A Travellerspoint blog

No Boom Boom Please We're British

Carry on Motorbike Cabby

sunny

"Where you go"? "I can help you". "You looking for chip hotel?" "I take you to Boom Boom girls - very good price". "You want Marijuana?"

Whereas before I seemed to be greeted with a mere "Hello taxi". Now every motorbike taxi driver in Vietnam seems to think I am up for prostitution and / or drugs. I have developed a way of curtailing this questioning however. They always ask about my intended destination first. I simply state somewhere very far away. I am now in Hoi An in the middle of the country. So if I say either Hanoi or Saigon which are both at least 500 km away. If I am feeling a little inventive I will say that I am popping in to Holland for some wacky backy on route to a whore house in Texas. What will the fare be?. Or sometimes my retort to "where you go?" is " to a far and distant galaxy many light years from here". "OK $30 - very chip price"

After 4 days of walking around the mountains of Sapa - relaxing on a boat was surely the tonic. I took another organised trip to Halong bay. This is the Vietnam that I have dreamed of and it certainly lived up to its expectations. This is about 150 kilometers East of Hanoi on the Gulf of Talking. Natures works of art: mighty harst island formations seem to rise impossibly out of the sea. An awesome sight to behold. As well as the hundreds of traditional 'junk' style cruise boats, fishing boats weave around these islands, stopping off in little floating villages for refueling or to sell their catch. We spent one night on the boat and one night on an island. Sunset on the boat was magical. Just after that I jumped into the enticingly warm water for a swim. The following day started with a 45 minute kayaking session around the bay. Bliss. When on dry land a short but steep jungle trek to a up a rickety metal lookout tower for the best views of the bay. My attention was however distracted by hundreds of giant menacing hornet creatures straight out of Jurassic park. They seemed to patrol the look out tour. Our guide for that trip was a thin wiry bloke of about 50 who could not speak English. He could however make monkey noises and swing from the vines with one hand though. There was not attempt to educate us on the rich nature surrounding us. He was more concerned about mischievously throwing. sticky flower buds at us whilst running around like a naughty school kids. Jungle man, as he will be known is the most eccentric man (or half man) I have met this holiday.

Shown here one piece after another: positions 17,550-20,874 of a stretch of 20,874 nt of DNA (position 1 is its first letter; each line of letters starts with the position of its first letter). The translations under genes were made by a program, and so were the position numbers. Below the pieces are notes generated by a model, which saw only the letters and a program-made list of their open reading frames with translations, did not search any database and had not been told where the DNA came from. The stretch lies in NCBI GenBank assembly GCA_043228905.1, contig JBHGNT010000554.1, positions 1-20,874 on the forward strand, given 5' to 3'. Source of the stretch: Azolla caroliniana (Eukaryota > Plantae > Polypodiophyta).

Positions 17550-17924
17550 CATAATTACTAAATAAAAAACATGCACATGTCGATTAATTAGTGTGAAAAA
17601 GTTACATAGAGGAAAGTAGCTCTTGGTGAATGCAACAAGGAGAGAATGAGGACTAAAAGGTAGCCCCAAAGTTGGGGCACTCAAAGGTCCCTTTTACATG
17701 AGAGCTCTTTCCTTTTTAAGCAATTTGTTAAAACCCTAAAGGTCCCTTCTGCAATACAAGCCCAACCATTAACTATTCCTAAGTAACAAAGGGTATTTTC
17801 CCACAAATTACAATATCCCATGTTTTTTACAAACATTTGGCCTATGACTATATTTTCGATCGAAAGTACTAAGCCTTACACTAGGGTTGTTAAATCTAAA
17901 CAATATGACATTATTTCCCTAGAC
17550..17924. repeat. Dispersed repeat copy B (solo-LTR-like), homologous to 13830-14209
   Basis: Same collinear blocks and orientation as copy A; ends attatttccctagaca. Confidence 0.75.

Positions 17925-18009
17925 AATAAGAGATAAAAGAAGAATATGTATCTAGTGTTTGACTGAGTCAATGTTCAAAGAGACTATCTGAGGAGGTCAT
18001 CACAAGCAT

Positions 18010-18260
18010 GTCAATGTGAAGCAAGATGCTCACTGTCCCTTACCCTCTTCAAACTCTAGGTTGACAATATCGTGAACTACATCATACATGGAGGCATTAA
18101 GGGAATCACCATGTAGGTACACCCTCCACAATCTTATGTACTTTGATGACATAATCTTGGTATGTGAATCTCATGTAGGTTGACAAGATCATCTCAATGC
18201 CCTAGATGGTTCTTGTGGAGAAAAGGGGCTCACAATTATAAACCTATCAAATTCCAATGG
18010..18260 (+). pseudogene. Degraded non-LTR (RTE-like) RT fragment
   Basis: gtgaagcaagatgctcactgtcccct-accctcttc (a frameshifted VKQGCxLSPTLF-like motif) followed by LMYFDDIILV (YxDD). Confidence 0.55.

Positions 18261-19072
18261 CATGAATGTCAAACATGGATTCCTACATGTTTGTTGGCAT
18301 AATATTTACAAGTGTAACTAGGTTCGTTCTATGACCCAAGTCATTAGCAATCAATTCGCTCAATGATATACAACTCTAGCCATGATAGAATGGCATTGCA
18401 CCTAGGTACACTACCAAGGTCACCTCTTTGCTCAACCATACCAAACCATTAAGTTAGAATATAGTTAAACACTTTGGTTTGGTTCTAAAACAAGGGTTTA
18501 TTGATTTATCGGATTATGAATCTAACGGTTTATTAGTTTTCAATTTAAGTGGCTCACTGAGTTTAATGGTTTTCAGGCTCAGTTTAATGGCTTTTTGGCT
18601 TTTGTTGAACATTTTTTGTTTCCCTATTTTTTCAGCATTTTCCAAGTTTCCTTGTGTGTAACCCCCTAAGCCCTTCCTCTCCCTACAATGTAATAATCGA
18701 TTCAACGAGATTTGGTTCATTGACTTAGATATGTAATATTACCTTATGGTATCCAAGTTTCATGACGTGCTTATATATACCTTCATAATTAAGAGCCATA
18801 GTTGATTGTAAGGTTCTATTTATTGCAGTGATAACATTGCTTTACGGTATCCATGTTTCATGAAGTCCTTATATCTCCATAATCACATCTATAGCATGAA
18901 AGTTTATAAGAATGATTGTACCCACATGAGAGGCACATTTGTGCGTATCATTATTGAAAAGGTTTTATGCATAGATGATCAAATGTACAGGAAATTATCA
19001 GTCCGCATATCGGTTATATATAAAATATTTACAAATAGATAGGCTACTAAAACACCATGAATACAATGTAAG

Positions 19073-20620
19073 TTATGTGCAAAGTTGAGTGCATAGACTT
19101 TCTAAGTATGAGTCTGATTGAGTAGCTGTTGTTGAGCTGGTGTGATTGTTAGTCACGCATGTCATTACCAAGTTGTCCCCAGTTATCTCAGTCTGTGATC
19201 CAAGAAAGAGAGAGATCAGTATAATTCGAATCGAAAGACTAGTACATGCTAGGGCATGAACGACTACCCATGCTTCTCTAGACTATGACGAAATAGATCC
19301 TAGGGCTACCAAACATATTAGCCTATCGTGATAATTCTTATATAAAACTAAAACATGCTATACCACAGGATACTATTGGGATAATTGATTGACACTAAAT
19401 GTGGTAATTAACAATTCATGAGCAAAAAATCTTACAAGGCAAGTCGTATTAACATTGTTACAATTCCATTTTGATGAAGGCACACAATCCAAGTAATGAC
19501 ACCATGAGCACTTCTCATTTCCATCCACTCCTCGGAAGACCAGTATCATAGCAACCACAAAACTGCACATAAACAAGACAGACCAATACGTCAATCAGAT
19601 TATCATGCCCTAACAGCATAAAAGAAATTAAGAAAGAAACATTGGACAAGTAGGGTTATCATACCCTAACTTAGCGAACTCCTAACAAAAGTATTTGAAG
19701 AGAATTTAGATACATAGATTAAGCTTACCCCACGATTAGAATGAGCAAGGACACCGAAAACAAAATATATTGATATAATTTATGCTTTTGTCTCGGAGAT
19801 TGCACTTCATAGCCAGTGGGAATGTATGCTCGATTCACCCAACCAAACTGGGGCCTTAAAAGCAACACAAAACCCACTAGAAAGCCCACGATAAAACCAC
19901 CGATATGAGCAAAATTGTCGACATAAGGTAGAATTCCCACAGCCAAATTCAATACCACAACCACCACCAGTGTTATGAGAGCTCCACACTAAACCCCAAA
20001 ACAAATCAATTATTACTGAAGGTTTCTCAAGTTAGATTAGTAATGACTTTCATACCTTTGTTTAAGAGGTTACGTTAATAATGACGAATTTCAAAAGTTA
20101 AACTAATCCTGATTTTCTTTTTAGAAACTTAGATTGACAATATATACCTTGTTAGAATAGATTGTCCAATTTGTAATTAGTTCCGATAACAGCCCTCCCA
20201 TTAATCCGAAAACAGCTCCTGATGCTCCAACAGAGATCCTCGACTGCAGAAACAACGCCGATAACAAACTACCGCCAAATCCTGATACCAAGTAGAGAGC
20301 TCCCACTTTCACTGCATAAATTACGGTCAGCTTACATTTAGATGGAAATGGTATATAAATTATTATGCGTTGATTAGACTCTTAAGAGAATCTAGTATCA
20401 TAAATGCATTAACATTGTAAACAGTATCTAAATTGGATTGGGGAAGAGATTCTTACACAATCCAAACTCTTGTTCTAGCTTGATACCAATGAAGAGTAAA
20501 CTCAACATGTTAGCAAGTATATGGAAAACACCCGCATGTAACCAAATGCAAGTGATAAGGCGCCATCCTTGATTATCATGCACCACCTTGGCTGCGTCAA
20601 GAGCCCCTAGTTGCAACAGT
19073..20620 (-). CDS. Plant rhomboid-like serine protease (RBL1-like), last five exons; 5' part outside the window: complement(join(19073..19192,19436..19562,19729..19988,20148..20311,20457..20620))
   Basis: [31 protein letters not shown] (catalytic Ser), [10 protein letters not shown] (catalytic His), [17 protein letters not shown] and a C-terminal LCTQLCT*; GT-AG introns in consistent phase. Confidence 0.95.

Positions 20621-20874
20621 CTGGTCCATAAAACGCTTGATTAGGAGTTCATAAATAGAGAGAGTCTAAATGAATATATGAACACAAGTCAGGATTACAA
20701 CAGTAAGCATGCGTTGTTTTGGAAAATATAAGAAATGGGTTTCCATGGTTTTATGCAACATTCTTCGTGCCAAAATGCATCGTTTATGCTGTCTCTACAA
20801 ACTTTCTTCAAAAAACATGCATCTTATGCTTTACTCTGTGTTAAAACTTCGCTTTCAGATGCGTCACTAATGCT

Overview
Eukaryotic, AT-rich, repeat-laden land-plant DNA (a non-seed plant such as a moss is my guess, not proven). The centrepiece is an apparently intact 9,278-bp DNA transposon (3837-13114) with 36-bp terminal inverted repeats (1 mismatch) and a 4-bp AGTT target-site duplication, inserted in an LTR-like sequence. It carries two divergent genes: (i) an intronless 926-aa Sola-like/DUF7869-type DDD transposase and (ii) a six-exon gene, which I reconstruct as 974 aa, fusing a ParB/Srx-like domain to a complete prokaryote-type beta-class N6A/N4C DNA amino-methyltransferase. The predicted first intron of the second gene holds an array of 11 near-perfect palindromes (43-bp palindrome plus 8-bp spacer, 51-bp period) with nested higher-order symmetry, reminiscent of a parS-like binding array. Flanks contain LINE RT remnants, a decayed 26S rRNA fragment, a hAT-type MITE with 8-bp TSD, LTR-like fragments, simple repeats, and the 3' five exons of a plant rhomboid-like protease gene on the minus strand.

After my return from Halong Bay I spent another night in Hanoi, visiting another couple of museums and just looking around. One of them was the Ethnographic museum. I spent all morning looking around the recreation of village life representing different ethnic Vietnamese communities. At least it was not as stooped in propaganda as some of the museums of the single party Socialist Republic of Vietnam. Like the womens museum that had on display the glorious dedication of women soldiers in their fighting of the imperialist enemy. Another museum that I can't quite remember kept referring to the American soldiers as puppets.